As the culture of companies changes, Manchester offices are having to adapt.
An example of this is Overbury, an office fit-out and refurbishment consultants. Its director, Phillip Westwood, was interviewed in November 2017 by the Manchester Evening News. The major change he highlighted was that the working environment is no longer confined to the office. Workers work from coffee bars, at home or at clients’ offices. This means that the IT infrastructure needs to adapt to people working anywhere.
Westwood does not think that the office desk will disappear but an office worker will not be tied to one desk. For some tasks the desk is ideal, but for confidential phone calls that need to be unheard by fellow workers, there needs to be private space away from the desk. When a task needs a desk, a worker will use any available desk.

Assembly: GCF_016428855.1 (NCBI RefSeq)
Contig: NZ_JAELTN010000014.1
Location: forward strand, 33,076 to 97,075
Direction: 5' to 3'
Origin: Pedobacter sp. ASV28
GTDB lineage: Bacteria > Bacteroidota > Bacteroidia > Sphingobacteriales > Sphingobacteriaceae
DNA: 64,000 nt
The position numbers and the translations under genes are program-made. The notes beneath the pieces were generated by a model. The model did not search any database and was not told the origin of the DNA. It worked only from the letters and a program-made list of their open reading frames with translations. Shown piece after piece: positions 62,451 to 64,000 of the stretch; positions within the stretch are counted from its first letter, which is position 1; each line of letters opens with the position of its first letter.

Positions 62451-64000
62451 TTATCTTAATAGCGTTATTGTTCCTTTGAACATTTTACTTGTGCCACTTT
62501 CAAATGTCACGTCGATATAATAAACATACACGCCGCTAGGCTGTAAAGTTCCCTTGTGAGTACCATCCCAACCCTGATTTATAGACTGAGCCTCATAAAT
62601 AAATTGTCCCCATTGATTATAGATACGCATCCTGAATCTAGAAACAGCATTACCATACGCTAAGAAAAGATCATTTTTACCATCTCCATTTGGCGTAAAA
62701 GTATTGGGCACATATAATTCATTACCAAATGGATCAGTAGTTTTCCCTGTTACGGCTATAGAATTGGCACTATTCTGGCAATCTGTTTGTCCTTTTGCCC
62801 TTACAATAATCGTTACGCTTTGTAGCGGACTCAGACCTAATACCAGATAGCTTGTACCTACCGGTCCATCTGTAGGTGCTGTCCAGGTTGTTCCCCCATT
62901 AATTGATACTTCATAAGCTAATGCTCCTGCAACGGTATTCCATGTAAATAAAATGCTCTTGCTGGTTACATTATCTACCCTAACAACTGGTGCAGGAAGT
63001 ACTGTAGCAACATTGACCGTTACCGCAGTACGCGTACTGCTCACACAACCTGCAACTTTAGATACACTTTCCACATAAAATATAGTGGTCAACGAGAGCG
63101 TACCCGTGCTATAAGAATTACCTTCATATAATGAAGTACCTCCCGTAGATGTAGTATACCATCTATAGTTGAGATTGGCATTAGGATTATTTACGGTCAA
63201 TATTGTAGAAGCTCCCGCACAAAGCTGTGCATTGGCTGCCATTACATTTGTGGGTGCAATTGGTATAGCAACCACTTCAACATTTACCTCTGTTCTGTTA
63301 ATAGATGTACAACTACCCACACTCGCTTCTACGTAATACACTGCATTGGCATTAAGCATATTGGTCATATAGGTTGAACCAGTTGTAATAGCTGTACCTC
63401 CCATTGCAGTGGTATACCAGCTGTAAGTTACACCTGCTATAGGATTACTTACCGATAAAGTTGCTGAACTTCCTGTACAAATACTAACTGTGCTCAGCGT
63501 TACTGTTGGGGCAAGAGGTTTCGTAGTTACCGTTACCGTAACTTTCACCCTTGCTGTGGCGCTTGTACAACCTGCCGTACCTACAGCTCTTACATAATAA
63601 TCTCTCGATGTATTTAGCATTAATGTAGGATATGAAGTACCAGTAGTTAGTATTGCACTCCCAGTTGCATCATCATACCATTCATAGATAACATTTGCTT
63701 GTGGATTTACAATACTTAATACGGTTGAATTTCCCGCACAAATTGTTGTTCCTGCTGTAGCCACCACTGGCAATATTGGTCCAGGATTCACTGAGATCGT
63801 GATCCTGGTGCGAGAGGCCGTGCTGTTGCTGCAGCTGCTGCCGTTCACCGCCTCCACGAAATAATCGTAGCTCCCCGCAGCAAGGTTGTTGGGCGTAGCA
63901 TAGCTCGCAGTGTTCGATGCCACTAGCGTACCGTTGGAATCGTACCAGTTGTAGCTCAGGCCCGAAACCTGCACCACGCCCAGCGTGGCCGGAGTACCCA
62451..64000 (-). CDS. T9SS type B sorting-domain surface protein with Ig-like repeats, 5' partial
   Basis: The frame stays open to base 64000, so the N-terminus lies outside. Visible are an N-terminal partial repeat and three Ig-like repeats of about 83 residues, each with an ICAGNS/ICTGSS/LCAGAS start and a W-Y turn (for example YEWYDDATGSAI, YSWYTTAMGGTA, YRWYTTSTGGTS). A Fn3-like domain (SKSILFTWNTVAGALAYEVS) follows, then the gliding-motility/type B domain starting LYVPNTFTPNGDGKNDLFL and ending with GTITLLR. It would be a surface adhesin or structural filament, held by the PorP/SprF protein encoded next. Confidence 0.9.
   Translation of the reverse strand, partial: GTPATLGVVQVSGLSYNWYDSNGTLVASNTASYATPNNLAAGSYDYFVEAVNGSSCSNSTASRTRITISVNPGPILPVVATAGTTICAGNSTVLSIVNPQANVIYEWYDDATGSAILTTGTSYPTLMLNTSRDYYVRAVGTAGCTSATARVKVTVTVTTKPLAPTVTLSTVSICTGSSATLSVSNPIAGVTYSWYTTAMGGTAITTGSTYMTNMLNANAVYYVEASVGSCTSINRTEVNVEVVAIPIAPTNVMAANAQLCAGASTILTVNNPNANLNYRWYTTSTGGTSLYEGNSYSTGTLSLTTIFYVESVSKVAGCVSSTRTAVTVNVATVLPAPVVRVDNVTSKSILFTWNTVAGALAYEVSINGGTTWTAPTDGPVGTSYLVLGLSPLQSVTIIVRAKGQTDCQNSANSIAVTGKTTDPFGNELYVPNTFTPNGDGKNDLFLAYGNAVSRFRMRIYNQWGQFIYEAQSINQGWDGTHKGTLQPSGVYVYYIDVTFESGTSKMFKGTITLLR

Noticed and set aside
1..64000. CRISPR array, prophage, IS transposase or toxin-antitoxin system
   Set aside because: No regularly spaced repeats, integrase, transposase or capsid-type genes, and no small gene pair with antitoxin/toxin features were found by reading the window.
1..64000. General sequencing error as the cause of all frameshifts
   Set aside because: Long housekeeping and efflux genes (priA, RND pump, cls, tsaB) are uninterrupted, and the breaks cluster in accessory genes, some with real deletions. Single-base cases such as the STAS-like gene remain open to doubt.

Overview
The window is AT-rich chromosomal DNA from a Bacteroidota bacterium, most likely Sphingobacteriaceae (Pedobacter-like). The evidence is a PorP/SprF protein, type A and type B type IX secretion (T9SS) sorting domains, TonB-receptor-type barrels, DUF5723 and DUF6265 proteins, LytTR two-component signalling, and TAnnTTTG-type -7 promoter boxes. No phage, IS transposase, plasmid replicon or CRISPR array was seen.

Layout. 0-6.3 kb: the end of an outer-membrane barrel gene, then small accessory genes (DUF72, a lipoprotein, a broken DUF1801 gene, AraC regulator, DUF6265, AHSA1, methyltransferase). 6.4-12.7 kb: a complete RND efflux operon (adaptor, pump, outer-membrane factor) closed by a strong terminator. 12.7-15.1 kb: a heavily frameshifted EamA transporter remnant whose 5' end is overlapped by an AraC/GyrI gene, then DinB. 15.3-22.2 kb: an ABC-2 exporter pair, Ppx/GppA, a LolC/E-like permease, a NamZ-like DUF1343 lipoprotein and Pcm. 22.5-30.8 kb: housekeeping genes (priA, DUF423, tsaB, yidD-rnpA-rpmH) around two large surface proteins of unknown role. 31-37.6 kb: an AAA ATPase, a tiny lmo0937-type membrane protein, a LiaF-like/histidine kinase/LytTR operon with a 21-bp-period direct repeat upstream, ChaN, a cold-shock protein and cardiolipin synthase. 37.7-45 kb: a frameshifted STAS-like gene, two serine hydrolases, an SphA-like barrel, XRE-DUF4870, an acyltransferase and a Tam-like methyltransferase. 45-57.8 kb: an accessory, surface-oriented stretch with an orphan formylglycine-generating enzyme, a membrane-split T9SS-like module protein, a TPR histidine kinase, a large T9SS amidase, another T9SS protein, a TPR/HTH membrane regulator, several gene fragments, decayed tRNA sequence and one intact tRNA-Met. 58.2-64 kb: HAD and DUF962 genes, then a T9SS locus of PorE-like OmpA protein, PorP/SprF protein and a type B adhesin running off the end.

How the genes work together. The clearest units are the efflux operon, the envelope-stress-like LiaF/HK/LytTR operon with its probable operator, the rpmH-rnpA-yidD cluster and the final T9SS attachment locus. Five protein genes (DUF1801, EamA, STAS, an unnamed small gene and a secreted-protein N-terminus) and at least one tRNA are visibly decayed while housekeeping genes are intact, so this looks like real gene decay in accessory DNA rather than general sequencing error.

Another important consideration for companies is the health and wellbeing of employees, which is is of immense importance when Overbury consults on redesigning offices. An example of caring for workers’ health is desktops that can be height adjusted so that workers can spend some time working standing up in order to improve circulation.
Meeting rooms can include smart devices to automatically adjust heating, lighting and ventilation when a meeting is booked.
The key to future office space in Manchester is buildings that can be adapted to the needs of individual businesses. Prospective tenants are demanding more from offices than just desk space and a Manchester location.